‘You can become a husband again’

March 25, 2024
Brian Hills is pictured here with his wife, Sam, and their daughters, Paula Graham and Lisa Harvey.
Brian Hills, a member of Federal Retirees’ Charlottetown Branch, became his wife’s primary caregiver in 2017. They are pictured here with their daughters, Paula Graham and Lisa Harvey.

When his wife got a much-needed bed in palliative care, a perceptive nurse told Brian Hills he could concentrate on being a husband again, instead of a caregiver. 

Brian Hills lost his wife of 46 years in just four months — the hardest four months of his life. He and his beloved Sam had just returned from Cuba when she got the diagnosis — her third bout of breast cancer, and this one had metastasized.

“It was stage four — it had spread to her liver, brain, throughout her bones,” Brian says. 

When Sam was diagnosed on March 14, 2017, Brian became her primary caregiver. She was already in pain. The two had just both just retired — he as a lieutenant in the navy and she as a dental assistant. Their plans for retirement travel came to an abrupt end when they sought help for Sam’s hip pain and received the chilling diagnosis.

Brian was determined to keep his wife at home as long as possible, but it was challenging.

“I looked after her for four months before we got the palliative care bed,” Hills says.

When they got the bed, one of the nurses told him he could then go back to being a husband, instead of a caregiver. It was a relief to know that someone else recognized that.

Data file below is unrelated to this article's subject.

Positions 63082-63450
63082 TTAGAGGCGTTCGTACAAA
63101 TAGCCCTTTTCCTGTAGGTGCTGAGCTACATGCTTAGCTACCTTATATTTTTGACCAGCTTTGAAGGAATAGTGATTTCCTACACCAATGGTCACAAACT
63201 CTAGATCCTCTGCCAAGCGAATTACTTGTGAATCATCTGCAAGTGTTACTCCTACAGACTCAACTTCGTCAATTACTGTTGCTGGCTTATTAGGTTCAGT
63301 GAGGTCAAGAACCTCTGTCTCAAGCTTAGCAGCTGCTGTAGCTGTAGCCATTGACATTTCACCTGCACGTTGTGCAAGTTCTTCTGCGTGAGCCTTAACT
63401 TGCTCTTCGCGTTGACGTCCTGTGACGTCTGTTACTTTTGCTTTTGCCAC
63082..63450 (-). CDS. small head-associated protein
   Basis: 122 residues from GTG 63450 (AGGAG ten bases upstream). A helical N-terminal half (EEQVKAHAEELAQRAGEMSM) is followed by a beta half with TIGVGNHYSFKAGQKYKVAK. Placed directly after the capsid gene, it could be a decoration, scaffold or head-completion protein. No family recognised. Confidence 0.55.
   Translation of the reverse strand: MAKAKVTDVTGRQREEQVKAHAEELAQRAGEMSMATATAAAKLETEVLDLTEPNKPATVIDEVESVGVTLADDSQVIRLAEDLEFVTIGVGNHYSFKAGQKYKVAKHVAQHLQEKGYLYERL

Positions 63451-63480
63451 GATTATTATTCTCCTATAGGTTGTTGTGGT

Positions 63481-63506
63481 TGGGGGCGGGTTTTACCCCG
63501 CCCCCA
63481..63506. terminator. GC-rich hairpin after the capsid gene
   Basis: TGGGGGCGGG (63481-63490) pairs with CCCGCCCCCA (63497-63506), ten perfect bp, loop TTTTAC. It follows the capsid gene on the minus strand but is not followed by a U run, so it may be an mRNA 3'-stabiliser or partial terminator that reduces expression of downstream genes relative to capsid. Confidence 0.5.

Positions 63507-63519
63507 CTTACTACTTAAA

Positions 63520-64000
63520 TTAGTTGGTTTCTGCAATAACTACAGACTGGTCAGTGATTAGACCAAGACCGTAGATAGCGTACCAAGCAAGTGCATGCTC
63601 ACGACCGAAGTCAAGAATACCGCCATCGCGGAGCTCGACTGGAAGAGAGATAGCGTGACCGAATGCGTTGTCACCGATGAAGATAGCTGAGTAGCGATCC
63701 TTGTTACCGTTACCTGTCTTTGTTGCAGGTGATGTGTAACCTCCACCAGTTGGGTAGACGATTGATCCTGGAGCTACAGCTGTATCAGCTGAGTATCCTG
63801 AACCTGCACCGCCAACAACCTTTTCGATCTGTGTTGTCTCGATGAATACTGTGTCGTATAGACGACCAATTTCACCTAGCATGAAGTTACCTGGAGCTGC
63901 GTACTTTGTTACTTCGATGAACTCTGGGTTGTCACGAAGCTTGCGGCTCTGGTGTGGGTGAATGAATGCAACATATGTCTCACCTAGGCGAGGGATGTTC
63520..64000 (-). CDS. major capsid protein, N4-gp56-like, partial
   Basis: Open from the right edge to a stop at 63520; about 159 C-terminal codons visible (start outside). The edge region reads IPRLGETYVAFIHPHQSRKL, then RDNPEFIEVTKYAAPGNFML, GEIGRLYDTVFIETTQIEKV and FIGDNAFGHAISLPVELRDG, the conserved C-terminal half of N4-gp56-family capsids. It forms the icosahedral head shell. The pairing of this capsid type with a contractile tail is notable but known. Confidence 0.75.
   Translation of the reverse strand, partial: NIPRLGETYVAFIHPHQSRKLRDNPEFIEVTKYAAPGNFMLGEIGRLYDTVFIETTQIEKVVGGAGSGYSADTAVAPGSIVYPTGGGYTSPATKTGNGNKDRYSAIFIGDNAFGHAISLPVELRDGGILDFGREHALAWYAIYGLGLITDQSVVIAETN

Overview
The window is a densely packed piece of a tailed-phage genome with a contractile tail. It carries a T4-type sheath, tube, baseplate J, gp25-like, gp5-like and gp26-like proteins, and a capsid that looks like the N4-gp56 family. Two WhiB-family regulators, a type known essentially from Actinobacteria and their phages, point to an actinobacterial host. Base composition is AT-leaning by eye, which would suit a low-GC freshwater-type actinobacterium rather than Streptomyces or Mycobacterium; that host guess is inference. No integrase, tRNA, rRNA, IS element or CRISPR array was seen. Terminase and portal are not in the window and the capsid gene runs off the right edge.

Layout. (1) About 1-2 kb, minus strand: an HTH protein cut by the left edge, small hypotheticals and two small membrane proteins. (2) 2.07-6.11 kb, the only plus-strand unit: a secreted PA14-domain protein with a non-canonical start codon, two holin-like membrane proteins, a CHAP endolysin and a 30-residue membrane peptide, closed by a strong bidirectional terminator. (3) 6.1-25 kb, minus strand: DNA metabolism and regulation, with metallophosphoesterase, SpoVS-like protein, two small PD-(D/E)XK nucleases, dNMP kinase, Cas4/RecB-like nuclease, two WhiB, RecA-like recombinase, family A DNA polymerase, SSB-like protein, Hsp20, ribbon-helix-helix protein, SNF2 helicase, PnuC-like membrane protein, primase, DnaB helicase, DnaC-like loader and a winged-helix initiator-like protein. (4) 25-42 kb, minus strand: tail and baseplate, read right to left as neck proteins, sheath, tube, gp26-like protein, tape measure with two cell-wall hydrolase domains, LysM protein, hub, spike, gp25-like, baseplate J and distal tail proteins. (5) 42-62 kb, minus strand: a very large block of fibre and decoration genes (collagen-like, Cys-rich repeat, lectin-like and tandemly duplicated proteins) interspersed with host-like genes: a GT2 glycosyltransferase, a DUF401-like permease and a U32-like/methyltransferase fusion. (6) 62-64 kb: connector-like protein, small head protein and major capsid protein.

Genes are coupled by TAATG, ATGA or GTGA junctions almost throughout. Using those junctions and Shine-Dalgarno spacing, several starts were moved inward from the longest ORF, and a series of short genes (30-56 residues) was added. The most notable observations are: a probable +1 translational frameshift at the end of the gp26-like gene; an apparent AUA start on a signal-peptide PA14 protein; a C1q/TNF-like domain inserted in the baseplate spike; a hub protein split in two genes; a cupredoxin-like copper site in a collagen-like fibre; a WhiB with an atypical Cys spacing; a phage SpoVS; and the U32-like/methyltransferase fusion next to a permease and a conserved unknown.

What haunted Brian through those difficult months was the lack of access to resources when he needed them. In the daytime, he would be able to call nurses for advice or in-person help, but after 10 p.m., when things invariably got worse for Sam, he was on his own.

“I just struggled with the whole thing,” he says. “There was no one to call. One night I had to call an ambulance.”

His life was consumed by “chasing Sam’s pain” and trying to relieve her of it.

“It was terrible,” he says, adding that it took two years to recover from the experience, though the grief continues. “I was in the navy for 35 years and I’ve seen some pretty bad things, but this… After a while just wears you down because you're so frustrated that you have this beautiful lady you've loved for 46 years who is in pain. At one point, her legs were so swollen, she was bleeding from her pores.”

“Sam knew I was doing my best and never complained, but I always felt I should be doing better.”

Brian says his two daughters — one in Summerside, P.E.I., and the other in Ottawa, Ont. — helped as much as possible and worried about their father, too. But they didn’t live in the same place, and they have families of their own.

“I do remember when one would relieve me and I could sleep for four or five hours, that was just amazing,” he says.

Brian says when the family got a palliative care bed for Sam, they were so grateful they felt as though they’d won the lottery. He subsequently spent many nights sleeping next to Sam in palliative care. While there, he realized those nurses might be able to support caregivers who were still at home with their loved ones.

“I wondered why couldn't I call palliative care nurse on station when I had questions in the night,” he says of those times when Sam was still at home. “It seemed like a resource that wasn’t being used to its full potential. There were some nights they were really busy, but other nights, everyone was sleeping.”

At a recent advocacy meeting, Brian asked the director of P.E.I. health about his idea and she acknowledged it was a good one. He will continue to pursue it. In the meantime, his advice for anyone caring for a loved one? “Don’t do this alone. If someone offers help, accept it with gratitude and take time for yourself.”